Wild Dog website launched
Australian livestock producers can now instantly access information about The National Wild Dog Action Plan following the launch of a new website. The National Wild Dog Action Plan website provides updates about the Plan’s progress, key messages and case studies, as well as back issues of media releases and communiqués. The website is part of the broader Invasive Animals CRC PestSmart Connect portal which provides information about invasive vertebrate pests in Australia; their biology, ecology, impacts and best practice management. The National Wild Dog Action Plan was established to deliver and support safe, humane and effective wild dog management activities that are financially and environmentally viable.
Study finds global antibiotic use in livestock growing
Global use of antimicrobials in livestock production is growing, according to a new study published this week in Proceedings of the National Academy of Sciences. According to the study, livestock producers across the globe used more than 63,000 tons of antibiotics in 2010. That number is expected to rise by 67 percent in the next 15 years and double in Brazil, Russia, India, China and South Africa, a projection that reflects soaring demand for meat worldwide, the researchers said. “People are getting richer and want to eat more meat,” Thomas Van Boeckel, a Princeton University epidemiologist who co-authored the study, told The Huffington Post. “Antibiotics help to provide a lot of meat for people who can afford it.” The report said that while antibiotics can prevent disease and increase growth in cattle, chickens and pigs, bacteria exposed to the drugs can become antibiotic-resistant, posing a threat to both livestock and humans. Ramanan Laxminarayan, the study’s senior author and director of the Center for Disease Dynamics, Economics & Policy in Washington, D.C. told NPR that the “circumstantial evidence, linking use in animals to drug-resistant bacteria in humans, is exceedingly strong.”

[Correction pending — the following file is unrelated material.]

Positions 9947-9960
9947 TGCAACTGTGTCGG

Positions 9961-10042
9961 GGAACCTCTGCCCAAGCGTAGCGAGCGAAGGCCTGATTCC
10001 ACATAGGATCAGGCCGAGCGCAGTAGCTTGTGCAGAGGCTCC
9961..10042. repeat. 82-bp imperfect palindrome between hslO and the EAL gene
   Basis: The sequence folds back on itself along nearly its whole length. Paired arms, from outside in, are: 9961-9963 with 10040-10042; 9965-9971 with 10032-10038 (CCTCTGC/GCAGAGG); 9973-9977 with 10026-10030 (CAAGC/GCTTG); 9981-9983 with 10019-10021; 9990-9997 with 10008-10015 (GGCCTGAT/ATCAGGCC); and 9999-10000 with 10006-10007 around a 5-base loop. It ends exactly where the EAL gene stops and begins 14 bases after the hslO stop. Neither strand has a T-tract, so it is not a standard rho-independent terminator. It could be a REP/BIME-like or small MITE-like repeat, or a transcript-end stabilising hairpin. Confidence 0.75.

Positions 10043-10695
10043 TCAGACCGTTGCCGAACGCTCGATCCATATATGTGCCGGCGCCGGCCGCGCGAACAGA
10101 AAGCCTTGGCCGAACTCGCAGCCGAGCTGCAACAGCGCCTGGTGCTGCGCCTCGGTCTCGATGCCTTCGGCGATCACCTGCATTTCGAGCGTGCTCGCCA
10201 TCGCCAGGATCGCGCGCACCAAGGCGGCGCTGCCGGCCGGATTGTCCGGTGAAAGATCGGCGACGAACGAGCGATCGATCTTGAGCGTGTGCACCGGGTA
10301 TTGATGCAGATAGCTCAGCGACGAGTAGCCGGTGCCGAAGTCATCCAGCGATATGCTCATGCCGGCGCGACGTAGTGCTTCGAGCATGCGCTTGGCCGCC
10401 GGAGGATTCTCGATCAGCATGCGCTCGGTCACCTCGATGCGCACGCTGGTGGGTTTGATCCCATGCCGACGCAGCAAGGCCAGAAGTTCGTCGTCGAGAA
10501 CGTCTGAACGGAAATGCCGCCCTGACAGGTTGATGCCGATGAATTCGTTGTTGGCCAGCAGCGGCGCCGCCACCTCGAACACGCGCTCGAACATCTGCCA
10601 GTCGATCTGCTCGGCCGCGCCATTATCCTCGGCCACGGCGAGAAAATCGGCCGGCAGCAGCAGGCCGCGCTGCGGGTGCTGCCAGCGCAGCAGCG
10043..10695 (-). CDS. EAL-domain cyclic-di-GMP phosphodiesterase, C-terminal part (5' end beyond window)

Field day: Benefits of legumes in buffel grass pastures
Central Queensland graziers and pasture advisors are invited to attend a field day showcasing the benefits of legumes in buffel grass pastures on 1 April at Moura. Queensland Department of Agriculture and Fisheries (DAF) Senior Agronomist Stuart Buck said the trial site located at ‘Thisit’ established in 1997 would demonstrate clear differences in pasture production. “This field day is a rare opportunity to observe a long term, side-by-side comparison of paddocks with and without legumes in a buffel grass pasture,” Mr Buck said. “Topics we’ll be discussing on the day include the long term benefits of a perennial legume in buffel grass, legume benefits to pasture yield and quality, grass-legume interactions, grass and legume responses to phosphorus fertiliser and more. “I will be speaking throughout the field day, along with my DAF colleague, Sown Pasture Agronomist Gavin Peck.” For more information on the field day, directions to the trial site and to RSVP, contact Stuart Buck on 13 25 23. Those wishing to attend the field day are required to RSVP by 27 March 2015 for catering purposes.
Biosecurity concerns in focus at Wandoan field day
AgForce Projects will bring together representatives from the Livestock Biosecurity Network (LBN), the Grazing Best Management Practices (BMP) program and the Coal Seam Gas (CSG) Compliance Unit for a Biosecurity Field Day in Wandoan on April 14.